H.Con.Res. 226 (111th): Supporting the observance of “Spirit of ‘45 Day”.

Overview

Introduced:

Jan 13, 2010
111th Congress, 2009–2010

Status:

Agreed To (Concurrent Resolution) on Aug 5, 2010

This concurrent resolution was agreed to by both chambers of Congress on August 5, 2010. That is the end of the legislative process for concurrent resolutions. They do not have the force of law.

Sponsor:

Bob Filner

Representative for California's 51st congressional district

Democrat

Text:

Read Text »
Last Updated: Aug 5, 2010
Length: 2 pages

History

Jan 13, 2010
 
Introduced

This is the first step in the legislative process.

Jul 26, 2010
 
Passed House

The resolution was passed in a vote in the House. It goes to the Senate next. The vote was by voice vote so no record of individual votes was made.

Aug 5, 2010
 
Passed Senate

The concurrent resolution was passed by both chambers in identical form. A concurrent resolution is not signed by the president and does not carry the force of law. The vote was by Unanimous Consent so no record of individual votes was made.

Aug 5, 2010
 
Text Published

Updated bill text was published as of Passed Congress/Enrolled Bill.

H.Con.Res. 226 (111th) was a concurrent resolution in the United States Congress.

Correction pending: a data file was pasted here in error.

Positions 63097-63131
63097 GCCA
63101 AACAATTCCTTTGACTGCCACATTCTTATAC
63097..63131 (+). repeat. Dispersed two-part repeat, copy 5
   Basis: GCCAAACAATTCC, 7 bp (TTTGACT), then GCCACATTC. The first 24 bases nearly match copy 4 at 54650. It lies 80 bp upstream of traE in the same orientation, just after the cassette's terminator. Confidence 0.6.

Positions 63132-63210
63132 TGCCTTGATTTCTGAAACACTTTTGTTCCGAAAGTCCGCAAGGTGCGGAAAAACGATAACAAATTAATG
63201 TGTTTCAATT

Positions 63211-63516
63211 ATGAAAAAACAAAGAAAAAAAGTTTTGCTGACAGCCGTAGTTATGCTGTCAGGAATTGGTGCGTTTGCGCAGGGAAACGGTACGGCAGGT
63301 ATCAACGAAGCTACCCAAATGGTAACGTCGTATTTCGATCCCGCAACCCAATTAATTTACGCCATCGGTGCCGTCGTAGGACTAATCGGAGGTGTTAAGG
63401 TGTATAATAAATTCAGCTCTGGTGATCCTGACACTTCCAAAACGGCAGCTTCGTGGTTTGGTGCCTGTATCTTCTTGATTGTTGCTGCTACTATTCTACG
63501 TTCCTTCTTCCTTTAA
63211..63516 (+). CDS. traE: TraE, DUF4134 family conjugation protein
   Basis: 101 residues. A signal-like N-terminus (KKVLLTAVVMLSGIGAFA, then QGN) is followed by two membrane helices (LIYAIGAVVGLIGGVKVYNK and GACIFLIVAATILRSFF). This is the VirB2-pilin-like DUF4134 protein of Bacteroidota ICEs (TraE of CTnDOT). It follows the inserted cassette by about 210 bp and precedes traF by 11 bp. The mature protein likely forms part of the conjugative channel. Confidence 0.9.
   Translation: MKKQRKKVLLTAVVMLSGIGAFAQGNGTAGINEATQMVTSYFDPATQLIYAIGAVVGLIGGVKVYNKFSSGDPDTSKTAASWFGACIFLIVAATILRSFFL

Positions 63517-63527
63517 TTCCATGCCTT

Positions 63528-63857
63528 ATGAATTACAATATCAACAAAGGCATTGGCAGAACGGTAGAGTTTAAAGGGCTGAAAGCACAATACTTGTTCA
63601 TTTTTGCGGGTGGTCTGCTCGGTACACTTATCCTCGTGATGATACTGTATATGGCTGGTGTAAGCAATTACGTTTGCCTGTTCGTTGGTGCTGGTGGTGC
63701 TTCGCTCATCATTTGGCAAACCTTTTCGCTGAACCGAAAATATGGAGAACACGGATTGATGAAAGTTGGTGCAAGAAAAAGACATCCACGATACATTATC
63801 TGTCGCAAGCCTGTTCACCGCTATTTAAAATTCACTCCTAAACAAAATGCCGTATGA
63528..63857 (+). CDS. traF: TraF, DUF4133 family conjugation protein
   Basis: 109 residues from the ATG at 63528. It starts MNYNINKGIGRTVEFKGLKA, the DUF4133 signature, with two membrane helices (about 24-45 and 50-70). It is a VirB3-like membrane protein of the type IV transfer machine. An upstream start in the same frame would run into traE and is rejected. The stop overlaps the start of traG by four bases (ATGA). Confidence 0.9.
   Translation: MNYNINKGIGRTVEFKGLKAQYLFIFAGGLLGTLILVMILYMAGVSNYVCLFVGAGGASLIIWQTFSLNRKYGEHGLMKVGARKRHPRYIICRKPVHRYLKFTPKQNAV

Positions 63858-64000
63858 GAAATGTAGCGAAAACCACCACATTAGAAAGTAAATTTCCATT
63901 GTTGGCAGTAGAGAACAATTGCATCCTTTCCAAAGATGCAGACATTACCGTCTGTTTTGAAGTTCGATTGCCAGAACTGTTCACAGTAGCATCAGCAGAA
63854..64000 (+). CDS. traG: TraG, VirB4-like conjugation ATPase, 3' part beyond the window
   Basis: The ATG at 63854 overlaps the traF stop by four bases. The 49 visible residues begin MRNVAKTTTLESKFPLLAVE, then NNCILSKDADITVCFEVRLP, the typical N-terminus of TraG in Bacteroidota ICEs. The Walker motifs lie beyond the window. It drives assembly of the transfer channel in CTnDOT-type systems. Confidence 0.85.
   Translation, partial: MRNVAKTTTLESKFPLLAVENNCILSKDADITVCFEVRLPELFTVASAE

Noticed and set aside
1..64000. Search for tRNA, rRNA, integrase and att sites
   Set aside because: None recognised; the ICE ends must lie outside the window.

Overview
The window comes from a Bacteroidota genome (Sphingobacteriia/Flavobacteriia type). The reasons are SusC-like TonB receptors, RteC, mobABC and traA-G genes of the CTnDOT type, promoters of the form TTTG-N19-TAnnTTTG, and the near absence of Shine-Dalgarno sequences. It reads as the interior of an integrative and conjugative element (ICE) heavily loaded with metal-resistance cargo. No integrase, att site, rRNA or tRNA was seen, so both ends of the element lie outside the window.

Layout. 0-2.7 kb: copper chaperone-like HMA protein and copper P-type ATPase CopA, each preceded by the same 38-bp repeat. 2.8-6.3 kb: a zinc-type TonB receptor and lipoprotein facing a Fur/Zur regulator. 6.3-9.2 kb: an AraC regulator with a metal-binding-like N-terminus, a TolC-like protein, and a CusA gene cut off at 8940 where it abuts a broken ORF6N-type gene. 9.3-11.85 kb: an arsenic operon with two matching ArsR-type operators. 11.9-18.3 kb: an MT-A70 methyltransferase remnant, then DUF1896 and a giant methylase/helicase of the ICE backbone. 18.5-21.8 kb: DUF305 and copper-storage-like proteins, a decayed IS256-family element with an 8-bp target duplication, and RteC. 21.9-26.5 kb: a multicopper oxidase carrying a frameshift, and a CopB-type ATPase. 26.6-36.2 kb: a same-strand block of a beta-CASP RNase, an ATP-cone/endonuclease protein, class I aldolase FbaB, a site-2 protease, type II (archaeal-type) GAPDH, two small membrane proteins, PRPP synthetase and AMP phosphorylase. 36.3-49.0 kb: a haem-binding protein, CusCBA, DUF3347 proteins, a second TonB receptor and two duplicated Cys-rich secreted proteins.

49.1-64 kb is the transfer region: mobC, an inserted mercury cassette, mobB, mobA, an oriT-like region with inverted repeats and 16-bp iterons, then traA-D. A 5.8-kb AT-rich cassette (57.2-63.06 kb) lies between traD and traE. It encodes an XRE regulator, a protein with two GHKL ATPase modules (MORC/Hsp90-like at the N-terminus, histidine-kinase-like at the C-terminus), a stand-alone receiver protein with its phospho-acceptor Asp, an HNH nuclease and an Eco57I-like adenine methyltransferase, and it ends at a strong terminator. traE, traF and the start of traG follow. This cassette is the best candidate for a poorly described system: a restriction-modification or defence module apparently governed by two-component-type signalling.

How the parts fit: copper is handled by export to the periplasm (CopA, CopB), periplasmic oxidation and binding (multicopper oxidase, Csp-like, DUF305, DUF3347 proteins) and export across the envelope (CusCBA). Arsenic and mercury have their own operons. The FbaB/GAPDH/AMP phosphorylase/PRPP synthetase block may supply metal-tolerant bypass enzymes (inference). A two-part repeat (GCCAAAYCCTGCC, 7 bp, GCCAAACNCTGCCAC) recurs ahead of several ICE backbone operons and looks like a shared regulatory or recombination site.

A concurrent resolution is often used for matters that affect the rules of Congress or to express the sentiment of Congress. It must be agreed to by both the House and Senate in identical form but is not signed by the President and does not carry the force of law.

This concurrent resolution was introduced in the 111th Congress, which met from Jan 6, 2009 to Dec 22, 2010. Legislation not enacted by the end of a Congress is cleared from the books.

How to cite this information.

We recommend the following MLA-formatted citation when using the information you see here in academic work:

“H.Con.Res. 226 — 111th Congress: Supporting the observance of “Spirit of ‘45 Day”.” www.GovTrack.us. 2010. December 11, 2016 <https://www.govtrack.us/congress/bills/111/hconres226>

Where is this information from?

GovTrack automatically collects legislative information from a variety of governmental and non-governmental sources. This page is sourced primarily from Congress.gov, the official portal of the United States Congress. Congress.gov is generally updated one day after events occur, and so legislative activity shown here may be one day behind. Data via the congress project.